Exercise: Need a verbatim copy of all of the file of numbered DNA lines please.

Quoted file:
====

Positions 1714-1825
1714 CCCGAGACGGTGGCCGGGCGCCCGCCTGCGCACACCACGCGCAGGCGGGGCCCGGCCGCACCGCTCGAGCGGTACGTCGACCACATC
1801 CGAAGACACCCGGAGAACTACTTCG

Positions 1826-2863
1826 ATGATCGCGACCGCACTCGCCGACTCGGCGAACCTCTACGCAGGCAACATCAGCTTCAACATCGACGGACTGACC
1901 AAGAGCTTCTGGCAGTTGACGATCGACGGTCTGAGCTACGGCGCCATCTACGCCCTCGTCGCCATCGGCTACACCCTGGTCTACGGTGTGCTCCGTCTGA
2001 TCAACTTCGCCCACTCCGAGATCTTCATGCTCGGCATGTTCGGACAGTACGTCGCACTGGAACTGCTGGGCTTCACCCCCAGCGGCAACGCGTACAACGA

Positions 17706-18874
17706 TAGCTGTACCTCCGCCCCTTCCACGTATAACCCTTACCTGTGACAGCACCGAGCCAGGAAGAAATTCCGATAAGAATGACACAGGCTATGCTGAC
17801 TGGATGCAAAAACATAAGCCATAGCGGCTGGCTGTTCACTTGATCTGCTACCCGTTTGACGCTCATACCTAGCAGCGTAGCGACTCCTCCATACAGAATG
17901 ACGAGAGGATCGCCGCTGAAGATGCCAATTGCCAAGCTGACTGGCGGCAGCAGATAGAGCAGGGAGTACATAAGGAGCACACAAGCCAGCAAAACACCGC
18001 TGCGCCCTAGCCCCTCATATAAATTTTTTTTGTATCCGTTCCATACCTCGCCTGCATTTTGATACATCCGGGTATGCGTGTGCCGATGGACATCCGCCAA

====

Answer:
Positions 1714-1825
1714 CCCGAGACGGTGGCCGGGCGCCCGCCTGCGCACACCACGCGCAGGCGGGGCCCGGCCGCACCGCTCGAGCGGTACGTCGACCACATC
1801 CGAAGACACCCGGAGAACTACTTCG

Positions 1826-2863
1826 ATGATCGCGACCGCACTCGCCGACTCGGCGAACCTCTACGCAGGCAACATCAGCTTCAACATCGACGGACTGACC
1901 AAGAGCTTCTGGCAGTTGACGATCGACGGTCTGAGCTACGGCGCCATCTACGCCCTCGTCGCCATCGGCTACACCCTGGTCTACGGTGTGCTCCGTCTGA
2001 TCAACTTCGCCCACTCCGAGATCTTCATGCTCGGCATGTTCGGACAGTACGTCGCACTGGAACTGCTGGGCTTCACCCCCAGCGGCAACGCGTACAACGA

Positions 17706-18874
17706 TAGCTGTACCTCCGCCCCTTCCACGTATAACCCTTACCTGTGACAGCACCGAGCCAGGAAGAAATTCCGATAAGAATGACACAGGCTATGCTGAC
17801 TGGATGCAAAAACATAAGCCATAGCGGCTGGCTGTTCACTTGATCTGCTACCCGTTTGACGCTCATACCTAGCAGCGTAGCGACTCCTCCATACAGAATG
17901 ACGAGAGGATCGCCGCTGAAGATGCCAATTGCCAAGCTGACTGGCGGCAGCAGATAGAGCAGGGAGTACATAAGGAGCACACAAGCCAGCAAAACACCGC
18001 TGCGCCCTAGCCCCTCATATAAATTTTTTTTGTATCCGTTCCATACCTCGCCTGCATTTTGATACATCCGGGTATGCGTGTGCCGATGGACATCCGCCAA